Hreflang is a piece of code that you add to a webpage that tells search engines which language that page is in. This will help search engines to serve that page to users of the same language.
Adding a hreflang tag to a page is especially important when a page appears in many different languages. When a page appears in many languages, the hreflang tag should also include links to the versions of the page in different languages.
Hreflang implementation is considered one of the more difficult page markups, so I would highly recommend:
- Reading Google’s original guide on localisation
- Using this hreflang tag generator from Aleya
- Checking your results with this validator from Dejan
- Hreflang should be used in conjunction with canonicalization tags. Each language variant of a page should have a self-referential canonical tag so that search engines know that it is the ‘real’ version of the page for that language.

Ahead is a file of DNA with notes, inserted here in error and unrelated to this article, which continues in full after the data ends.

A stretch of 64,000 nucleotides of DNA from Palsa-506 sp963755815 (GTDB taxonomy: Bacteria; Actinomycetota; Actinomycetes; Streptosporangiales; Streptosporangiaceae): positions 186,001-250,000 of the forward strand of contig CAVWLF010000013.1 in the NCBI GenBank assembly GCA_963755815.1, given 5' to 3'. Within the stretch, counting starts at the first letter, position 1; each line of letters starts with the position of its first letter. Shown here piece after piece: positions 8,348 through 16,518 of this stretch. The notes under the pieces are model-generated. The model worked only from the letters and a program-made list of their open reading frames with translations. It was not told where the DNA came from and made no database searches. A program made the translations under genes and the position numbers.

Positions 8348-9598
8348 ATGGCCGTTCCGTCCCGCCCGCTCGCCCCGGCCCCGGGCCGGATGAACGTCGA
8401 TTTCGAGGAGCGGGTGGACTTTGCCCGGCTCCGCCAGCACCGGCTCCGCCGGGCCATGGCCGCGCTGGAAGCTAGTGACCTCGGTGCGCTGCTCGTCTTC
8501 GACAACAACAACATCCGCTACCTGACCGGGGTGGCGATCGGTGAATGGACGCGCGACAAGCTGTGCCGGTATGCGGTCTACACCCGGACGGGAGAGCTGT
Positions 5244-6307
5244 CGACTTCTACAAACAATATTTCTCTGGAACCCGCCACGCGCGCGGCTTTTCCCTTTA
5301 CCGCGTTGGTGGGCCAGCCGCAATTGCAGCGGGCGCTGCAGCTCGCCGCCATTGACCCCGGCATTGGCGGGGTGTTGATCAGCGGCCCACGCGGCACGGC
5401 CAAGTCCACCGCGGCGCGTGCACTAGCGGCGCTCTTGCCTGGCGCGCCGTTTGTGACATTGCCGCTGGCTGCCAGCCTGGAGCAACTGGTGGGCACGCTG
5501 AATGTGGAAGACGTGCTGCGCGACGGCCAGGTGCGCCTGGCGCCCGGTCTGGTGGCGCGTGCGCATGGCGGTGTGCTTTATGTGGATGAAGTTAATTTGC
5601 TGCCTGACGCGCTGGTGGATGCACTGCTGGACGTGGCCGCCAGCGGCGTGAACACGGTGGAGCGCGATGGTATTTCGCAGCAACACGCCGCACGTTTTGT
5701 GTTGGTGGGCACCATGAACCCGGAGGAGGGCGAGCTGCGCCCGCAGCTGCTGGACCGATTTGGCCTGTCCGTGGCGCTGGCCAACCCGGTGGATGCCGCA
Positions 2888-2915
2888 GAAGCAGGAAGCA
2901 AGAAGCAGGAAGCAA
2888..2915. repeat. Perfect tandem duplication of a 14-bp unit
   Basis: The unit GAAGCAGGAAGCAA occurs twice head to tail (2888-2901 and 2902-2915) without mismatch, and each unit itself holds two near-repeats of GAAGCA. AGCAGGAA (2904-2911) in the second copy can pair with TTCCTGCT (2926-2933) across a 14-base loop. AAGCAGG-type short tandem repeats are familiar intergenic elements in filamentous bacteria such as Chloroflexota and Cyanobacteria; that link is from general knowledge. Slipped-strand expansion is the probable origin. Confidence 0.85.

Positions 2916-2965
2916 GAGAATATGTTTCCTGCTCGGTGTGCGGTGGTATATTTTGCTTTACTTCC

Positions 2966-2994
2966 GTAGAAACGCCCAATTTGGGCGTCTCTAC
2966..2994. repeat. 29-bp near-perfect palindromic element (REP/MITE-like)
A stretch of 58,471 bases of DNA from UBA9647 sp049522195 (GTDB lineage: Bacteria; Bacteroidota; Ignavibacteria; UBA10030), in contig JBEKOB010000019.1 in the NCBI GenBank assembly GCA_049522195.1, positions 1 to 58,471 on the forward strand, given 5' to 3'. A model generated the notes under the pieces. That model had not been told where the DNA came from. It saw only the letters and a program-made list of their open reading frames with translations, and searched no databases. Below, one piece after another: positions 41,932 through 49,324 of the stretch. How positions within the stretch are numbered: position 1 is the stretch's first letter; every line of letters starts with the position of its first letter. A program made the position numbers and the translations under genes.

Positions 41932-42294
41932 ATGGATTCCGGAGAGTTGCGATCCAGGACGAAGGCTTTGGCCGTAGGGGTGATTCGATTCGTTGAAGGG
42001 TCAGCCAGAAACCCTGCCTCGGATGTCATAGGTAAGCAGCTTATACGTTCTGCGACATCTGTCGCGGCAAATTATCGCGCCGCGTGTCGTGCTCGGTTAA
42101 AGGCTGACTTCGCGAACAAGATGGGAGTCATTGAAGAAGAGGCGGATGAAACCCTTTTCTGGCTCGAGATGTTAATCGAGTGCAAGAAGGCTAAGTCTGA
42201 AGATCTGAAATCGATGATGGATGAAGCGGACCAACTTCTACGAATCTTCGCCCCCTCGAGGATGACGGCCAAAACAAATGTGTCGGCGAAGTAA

- Make sure to use the correct language markup. For a full list of Hreflang language codes, see this resource from Martin Kura.
- Make sure to have a hreflang alternate setup for ‘everywhere else’. So if you have an English, French, and Spanish version of a page, you should also designate one of them as the default page by using the code: <link rel=”alternate” href=”http://example.com/” hreflang=”x-default” />